Hidden cities illustrates that the urban poor suffer disproportionately from a wide range of diseases and health problems. Families with the lowest incomes in urban areas, for example, are most at risk for adverse health outcomes such as early childhood death, have less access to health services such as skilled birth attendance, and are also disadvantaged in terms of their living conditions, such as access to piped water. Disadvantage and disease also cluster within certain neighborhoods, and city dwellers’ odds of being healthy depend very much on their “place” within the city. Beyond socioeconomic status and neighborhood, some city dwellers have poor health outcomes because of the way societies marginalize and discriminate against them for aspects of their identity they cannot change, such as their age, sex, or disability. These are but a few broad examples and more details can be found in the report.
6. I’m not sure that those examples are relevant to my city…
No city—large or small, rich or poor, east or west, north or south—has been shown to be immune to the problem of health inequity. In fact, there are many urban-specific health issues that all cities around the globe share in common.
7. Is this report really about the health of the urban poor?
Although it is clear that the urban poor suffer disproportionately from a wide range of diseases and health problems, ultimately, urban health inequalities are detrimental to all city dwellers. This will vary from country to country, but even cities in developed countries have urban health issues such as life expectancy differences between socioeconomic groups in the same city, lack of access to medical services for certain groups, lack of access to physical activity facilities, lack of protection from air pollution, tobacco use etc. Similarly, disease outbreaks, social unrest, crime and violence are but a few ways that urban health inequities affect everyone. These threats can spread easily beyond a single neighborhood or district to endanger all citizens and taint a city’s reputation.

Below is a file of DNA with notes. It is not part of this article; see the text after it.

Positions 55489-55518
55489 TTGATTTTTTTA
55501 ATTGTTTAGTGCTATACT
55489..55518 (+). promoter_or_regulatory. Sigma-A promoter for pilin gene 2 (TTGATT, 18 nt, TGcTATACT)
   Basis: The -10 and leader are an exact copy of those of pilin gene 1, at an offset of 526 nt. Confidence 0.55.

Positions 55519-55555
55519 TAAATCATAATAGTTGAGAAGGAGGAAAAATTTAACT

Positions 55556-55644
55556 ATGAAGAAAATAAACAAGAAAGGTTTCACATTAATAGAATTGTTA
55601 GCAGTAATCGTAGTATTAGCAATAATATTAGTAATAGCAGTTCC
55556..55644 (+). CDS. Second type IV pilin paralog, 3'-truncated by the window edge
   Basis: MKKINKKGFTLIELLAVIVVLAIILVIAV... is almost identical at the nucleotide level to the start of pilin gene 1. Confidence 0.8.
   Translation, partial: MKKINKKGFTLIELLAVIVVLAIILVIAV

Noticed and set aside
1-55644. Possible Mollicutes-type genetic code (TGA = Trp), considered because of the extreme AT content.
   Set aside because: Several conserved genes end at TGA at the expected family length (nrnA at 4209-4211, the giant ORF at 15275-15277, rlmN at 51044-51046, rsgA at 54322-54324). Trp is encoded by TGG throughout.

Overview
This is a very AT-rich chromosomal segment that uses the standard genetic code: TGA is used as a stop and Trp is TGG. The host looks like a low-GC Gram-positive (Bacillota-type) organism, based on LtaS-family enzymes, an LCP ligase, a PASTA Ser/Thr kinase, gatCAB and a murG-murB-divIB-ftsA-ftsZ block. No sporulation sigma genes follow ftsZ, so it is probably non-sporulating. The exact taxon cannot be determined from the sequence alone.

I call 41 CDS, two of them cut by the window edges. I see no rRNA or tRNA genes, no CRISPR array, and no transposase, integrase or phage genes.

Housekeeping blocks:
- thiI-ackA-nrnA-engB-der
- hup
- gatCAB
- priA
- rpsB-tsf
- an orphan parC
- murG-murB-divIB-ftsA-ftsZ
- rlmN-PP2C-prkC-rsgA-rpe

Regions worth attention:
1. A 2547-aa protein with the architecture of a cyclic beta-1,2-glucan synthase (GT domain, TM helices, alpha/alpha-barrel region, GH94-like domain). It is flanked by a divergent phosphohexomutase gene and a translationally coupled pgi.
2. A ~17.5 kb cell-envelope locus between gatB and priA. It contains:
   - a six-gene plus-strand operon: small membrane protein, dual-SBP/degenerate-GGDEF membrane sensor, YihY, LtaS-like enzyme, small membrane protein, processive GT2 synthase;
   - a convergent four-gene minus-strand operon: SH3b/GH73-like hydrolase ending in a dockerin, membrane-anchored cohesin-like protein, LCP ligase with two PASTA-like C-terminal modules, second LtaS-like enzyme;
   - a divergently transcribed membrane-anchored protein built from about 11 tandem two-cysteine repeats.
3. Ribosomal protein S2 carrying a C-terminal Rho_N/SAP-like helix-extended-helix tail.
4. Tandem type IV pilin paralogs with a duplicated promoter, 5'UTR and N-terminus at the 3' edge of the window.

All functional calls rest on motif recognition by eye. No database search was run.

8. Urban health interventions should be targeted at which populations exactly?
The target population of an intervention must be considered carefully. Three main approaches are (a) targeting disadvantaged population groups or social classes; (b) narrowing the health gap, meaning focusing only on the best-off and worst-off urban residents, or the extremes of the social scale; and (c) reducing health inequities across the entire urban population, meaning focusing on all urban residents, including the middle class. Most agree that health equity can be achieved best through using the third approach: reducing inequities throughout entire urban populations, though caution must be exercised because interventions that have a positive influence on general population health might not reach vulnerable groups, thereby potentially increasing health inequities.
9. The report mentions MDG targets in relation to urban health. I thought those were national issues?
Urban health inequities threaten the achievement of many health-related Millennium Development Goal (MDG) targets by 2015. For example, more than 80% of low- and middle-income countries examined for Hidden cities will fail to meet MDG-related benchmarks for childhood stunting and childhood deaths among their urban poor if they continue at current rates of progress. This will undermine countries’ ability to meet national targets, and will prevent the realization of the international community’s vision of health and development for all.